Although life insurance is typically used for providing a death benefit for surviving loved ones, there are specific types of life insurance that can also be used for investing. These types of insurance products accumulate cash value over time that can be used as an income stream when you access the cash value using policy loans.
Indexed Universal Life is one such insurance product that offers a permanent death benefit along with a flexible cash component. It is important to note, however, that qualifying for an IUL is based on your age and health at the time of the application. The chart below describes the four primary highlights of Indexed Universal Life:
|The Death Benefit||An IUL provides a death benefit for your surviving loved ones that is over and above the account value in your policy.|
|Account Growth||The account growth in the IUL is based on the performance of the indexes (like S&P 500 and NASDAQ) your account is linked to.|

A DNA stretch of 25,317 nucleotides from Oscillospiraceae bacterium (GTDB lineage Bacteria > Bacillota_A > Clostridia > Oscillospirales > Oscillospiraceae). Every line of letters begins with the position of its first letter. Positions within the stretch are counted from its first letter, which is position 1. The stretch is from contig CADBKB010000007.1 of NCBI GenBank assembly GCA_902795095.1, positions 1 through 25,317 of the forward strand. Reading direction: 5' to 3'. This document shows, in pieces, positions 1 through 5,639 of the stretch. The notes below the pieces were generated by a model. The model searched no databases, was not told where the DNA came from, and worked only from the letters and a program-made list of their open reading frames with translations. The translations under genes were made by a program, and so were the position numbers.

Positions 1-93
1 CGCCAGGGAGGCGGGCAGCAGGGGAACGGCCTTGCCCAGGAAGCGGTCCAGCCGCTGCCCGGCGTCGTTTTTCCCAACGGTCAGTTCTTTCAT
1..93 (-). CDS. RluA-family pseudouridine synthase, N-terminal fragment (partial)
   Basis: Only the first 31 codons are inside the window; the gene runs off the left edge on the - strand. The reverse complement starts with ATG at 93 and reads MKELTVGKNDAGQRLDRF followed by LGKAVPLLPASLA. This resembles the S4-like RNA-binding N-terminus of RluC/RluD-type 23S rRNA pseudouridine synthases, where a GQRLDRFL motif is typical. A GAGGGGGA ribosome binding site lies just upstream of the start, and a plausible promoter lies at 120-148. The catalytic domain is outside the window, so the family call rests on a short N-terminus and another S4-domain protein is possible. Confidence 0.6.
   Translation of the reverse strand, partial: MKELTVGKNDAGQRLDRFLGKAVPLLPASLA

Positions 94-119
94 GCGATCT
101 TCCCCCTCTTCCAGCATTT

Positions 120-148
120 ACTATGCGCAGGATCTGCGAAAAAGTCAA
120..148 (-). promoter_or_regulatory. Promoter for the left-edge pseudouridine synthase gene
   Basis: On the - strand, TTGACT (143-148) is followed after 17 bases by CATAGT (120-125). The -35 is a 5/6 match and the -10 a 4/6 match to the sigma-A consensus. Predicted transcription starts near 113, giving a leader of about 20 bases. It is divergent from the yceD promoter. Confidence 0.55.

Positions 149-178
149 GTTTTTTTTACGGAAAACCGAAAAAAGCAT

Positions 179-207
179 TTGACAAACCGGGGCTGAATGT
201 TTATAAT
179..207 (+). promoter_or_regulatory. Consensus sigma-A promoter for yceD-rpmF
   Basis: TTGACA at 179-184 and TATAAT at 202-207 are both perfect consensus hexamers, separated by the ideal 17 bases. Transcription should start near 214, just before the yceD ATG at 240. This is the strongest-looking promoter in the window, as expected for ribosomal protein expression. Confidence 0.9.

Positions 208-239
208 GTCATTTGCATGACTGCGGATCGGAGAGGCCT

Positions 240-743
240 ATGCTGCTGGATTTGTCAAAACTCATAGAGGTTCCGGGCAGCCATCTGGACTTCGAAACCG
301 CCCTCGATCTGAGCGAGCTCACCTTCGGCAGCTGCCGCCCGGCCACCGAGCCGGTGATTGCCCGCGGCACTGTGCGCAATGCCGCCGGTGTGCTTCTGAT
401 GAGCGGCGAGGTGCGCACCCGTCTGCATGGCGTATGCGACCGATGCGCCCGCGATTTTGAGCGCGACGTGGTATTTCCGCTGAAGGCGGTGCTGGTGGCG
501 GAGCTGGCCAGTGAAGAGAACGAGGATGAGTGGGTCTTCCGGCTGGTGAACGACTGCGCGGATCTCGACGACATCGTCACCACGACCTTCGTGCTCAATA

|Tax Liability||Since the premium payments to the insurer are made with after-tax dollars, the cash value in your account grows tax-free. You will typically not pay taxes on the loans you take from the policy during retirement.|
|Policy Flexibility||Using policy loans, your IUL can provide flexibility to access the funds in your policy when you need it during retirement.|
How Funds Accumulate in Your IUL
Since your IUL’s primary purpose is to accumulate cash for an income stream during retirement, most insurance and financial professionals will recommend that the death benefit is set as low as possible. When the insurance policy is set up, it allows the policyholder to pay periodic premiums into the policy where a portion is used to pay for the life insurance and the balance is deposited in the cash value account.